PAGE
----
A draft plan for a new “capacity mechanism”, aimed at ensuring the stability of the national power grid, could see coal and gas producers paid for a reliable power supply.
- The federal government’s Energy Security Board designed the new mechanism
- The draft plan foresees that electricity generators will be paid to be available when needed
- The council rejected calls to exclude coal and gas generators, arguing that a mix of technologies was crucial
The federal government’s Energy Security Board (ESB) was tasked with designing the new mechanism, which would pay producers through an auction process for the capacity they can provide.
Currently, generators in the National Electricity Market – which serves the East Coast and South Australia – are only paid for the electricity they produce.
The new system would also pay for generators to be available when needed.
The ESB said the introduction of such a tool by mid-2025 was going to be vital to ensure that much more capacity enters the network in the coming decades and a smooth transition to net zero emissions. by 2050.
There have been calls for the new mechanism to exclude existing producers, particularly coal and gas.
But the council argued it was important the mechanism could access a mix of technologies and discourage the early exit of existing generators before new generators – like more renewables – were ready to take their place.
States and territories would still have the final say on which producers are eligible for payments in their jurisdiction.
The Victorian government had previously insisted that states have the right to determine which technologies were supported, arguing that incentives should only be directed towards zero-emissions technology.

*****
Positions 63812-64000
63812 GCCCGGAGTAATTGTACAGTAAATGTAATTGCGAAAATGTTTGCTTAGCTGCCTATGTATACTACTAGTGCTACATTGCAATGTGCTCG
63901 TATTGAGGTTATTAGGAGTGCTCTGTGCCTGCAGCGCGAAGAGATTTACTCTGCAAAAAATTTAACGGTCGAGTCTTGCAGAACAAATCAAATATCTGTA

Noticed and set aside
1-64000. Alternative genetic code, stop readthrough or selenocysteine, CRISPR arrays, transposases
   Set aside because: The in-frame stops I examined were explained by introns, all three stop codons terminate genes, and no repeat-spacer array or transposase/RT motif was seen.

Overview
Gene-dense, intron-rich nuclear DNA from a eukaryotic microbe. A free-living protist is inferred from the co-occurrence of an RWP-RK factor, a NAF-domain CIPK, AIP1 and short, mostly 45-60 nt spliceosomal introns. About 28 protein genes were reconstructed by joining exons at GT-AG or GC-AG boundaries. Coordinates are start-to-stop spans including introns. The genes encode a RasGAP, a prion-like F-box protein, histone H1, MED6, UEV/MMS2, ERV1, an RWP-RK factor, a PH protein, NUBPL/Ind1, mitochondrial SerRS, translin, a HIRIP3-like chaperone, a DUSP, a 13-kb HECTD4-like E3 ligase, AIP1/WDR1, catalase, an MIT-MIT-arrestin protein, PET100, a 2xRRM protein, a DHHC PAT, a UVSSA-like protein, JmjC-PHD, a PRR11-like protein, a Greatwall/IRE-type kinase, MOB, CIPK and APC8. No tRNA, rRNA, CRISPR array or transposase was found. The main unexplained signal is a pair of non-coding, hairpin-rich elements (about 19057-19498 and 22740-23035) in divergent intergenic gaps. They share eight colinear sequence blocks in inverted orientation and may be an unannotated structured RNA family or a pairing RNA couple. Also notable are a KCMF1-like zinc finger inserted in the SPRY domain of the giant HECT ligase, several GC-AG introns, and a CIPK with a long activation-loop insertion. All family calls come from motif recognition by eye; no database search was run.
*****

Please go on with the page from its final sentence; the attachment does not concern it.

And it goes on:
Victoria’s Energy Minister Lily D’Ambrosio said the ESB plan offered the flexibility they wanted to see.
“We have always been clear that a capacity market operating in Victoria would make payments for zero-emission technologies and not for fossil fuels,” Ms D’Ambrosio said.
The council’s draft plan said the mechanism could actually see net zero emissions in energy achieved sooner than expected.
“Well-designed, the capacity mechanism will allow for a faster, less risky and more orderly transition to a net-zero emissions energy system,” he said.
Huge demand for more power in the coming decades
The board warned that there would be significant demand for more electricity to enter the national grid in the coming decades, meaning stability and certainty will be essential to encourage new investment.
He warned that many coal-fired generators were reaching the end of their useful life, while demand for electricity was expected to more than double over the next 30 years.
Forecasting to 2050, he said the network would require the equivalent of 50 new Snowy Hydro projects to enter the market.
He also responded to concerns that the cost of paying generators to provide capacity would be passed on to consumers and drive up electricity prices.
BSE said the result could be avoided.
“From a customer perspective, the risks of a disorderly transition would be reduced, including avoiding high prices due to scarcity and disruption and offload costs,” he said.
“That is clearly not the intention, and will be avoided through careful design.”
The current draft is now open for public comment and a detailed plan will be submitted to energy ministers later this year.
Energy Minister Chris Bowen said the council’s proposal was a positive step forward.
“The release of this consultation paper by the Energy Security Board is welcome,” Mr. Bowen said.
“This follows the agreement of all energy ministers earlier this month that ESB should undertake this next stage of energy market reform.
“While there is still some way to go, this will allow market players and experts to express their views and put us back on track to reform an energy market that has undergone rapid change, but which has been neglected by the Commonwealth in recent years.”
Greens leader Adam Bandt said any program to keep coal and gas generators running longer could not be supported.
“Paying them to stay longer in the system will only prolong the problems, and will also prolong the transition to renewables,” Bandt said.
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